miércoles, 7 de octubre de 2015
The Red Flag - Billy Bragg
In 1889, Irish socialist and trade unionist Jim Connell wrote "The Red Flag", a song that was to come to be an anthem for international socialism.
The song "The Red Flag" has an interesting history of its own. Its lyricist, Jim Connell, was a migrant Irish worker in London when he wrote the song. He initially set it to the popular tune "The White Cockade". This is not the tune most people associate with the song. It is a lively, "folky" romp, more appropriate for a solo or small group performance than for community singing. It was this requirement for something that could be sung by a large number of singers that led to "Tannenbaum" becoming the standard tune for "The Red Flag".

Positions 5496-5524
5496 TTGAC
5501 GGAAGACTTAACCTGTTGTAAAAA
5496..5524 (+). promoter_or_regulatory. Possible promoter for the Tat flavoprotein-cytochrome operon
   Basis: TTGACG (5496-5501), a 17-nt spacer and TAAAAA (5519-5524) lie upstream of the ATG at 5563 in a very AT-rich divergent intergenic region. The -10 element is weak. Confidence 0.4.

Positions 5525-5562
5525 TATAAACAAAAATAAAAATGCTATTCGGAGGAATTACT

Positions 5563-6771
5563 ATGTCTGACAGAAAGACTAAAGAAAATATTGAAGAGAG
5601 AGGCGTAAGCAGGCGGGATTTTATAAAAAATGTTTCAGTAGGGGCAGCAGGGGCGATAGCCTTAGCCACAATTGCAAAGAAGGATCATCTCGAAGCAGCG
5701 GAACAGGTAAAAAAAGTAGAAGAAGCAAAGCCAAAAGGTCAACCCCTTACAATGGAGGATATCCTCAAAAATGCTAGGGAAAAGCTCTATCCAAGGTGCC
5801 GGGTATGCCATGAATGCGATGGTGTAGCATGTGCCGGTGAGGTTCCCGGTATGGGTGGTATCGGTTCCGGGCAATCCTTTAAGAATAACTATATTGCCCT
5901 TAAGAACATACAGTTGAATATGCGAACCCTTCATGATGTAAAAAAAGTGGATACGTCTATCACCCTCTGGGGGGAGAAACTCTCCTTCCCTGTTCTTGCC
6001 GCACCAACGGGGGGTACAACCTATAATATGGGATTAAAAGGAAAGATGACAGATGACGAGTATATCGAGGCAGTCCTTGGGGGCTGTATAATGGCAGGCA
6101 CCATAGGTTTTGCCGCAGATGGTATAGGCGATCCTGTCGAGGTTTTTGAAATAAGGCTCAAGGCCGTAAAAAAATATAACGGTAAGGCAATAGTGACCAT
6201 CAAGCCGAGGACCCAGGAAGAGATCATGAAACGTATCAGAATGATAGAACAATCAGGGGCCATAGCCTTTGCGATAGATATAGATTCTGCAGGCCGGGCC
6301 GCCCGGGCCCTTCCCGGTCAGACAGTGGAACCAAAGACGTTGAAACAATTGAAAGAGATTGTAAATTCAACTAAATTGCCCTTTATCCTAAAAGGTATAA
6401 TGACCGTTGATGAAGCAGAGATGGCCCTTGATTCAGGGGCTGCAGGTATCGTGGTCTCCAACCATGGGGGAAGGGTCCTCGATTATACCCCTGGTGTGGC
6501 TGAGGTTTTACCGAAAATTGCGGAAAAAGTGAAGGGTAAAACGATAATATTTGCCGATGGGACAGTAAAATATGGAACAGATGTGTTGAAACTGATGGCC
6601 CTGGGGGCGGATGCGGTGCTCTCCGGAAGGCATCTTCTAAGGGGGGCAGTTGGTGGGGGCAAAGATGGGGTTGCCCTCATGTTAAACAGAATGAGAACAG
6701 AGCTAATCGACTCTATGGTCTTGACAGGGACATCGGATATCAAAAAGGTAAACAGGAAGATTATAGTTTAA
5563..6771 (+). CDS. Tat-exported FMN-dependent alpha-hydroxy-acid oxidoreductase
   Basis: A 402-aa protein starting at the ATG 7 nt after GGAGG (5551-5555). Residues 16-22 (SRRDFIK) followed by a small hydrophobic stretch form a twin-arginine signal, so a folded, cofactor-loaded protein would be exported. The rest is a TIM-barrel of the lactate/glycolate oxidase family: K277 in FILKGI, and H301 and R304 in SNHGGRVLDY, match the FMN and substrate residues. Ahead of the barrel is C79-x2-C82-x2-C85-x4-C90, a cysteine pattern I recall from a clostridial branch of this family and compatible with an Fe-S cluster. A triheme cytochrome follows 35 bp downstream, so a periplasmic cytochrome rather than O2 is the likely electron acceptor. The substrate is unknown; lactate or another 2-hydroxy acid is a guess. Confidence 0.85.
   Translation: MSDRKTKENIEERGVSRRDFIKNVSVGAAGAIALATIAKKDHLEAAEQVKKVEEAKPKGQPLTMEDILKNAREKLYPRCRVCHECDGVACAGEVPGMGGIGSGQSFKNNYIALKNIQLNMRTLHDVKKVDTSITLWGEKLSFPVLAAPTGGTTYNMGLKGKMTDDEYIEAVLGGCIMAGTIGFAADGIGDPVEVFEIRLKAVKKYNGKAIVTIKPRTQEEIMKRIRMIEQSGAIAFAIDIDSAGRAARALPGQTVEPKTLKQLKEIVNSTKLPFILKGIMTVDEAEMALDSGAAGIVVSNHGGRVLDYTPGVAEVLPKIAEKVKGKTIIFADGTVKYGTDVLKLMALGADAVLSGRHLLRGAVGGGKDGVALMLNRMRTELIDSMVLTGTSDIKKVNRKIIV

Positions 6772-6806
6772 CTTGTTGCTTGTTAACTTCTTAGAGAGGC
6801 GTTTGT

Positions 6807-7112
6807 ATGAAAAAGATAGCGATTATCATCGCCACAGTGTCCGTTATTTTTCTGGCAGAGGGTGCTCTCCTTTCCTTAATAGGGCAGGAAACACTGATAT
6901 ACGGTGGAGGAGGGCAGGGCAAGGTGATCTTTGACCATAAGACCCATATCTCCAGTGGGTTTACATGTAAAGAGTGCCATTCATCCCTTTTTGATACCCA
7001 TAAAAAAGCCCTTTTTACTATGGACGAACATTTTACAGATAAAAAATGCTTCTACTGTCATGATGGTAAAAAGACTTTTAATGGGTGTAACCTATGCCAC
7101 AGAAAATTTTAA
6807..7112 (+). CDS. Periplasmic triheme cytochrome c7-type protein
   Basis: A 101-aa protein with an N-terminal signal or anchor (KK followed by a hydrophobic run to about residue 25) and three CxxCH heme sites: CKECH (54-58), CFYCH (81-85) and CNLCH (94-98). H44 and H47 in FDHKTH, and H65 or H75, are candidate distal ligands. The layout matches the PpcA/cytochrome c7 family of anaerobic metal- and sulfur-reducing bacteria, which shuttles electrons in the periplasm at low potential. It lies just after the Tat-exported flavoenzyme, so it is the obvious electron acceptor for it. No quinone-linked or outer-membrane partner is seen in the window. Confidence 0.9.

"The Red Flag" Sung to "Tannebaum"
It was standard practice for socialist songs and anthems in the late 19th and early 20th century to be set to very familiar tunes. This way crowds, and in even choirs and singers, could learn and sing a song without being able to read music. Working-class school children were taught the "tonic sol-fa" system of learning tunes in elementary schools once such schooling became the norm (from 1870 onwards). However, it took some time for students equipped with this skill to make it to socialist gatherings, and by that time, the practice was declining.
TO READ THE FULL ARTICLE: https://www.billybragg.co.uk/press/story.php?ID=99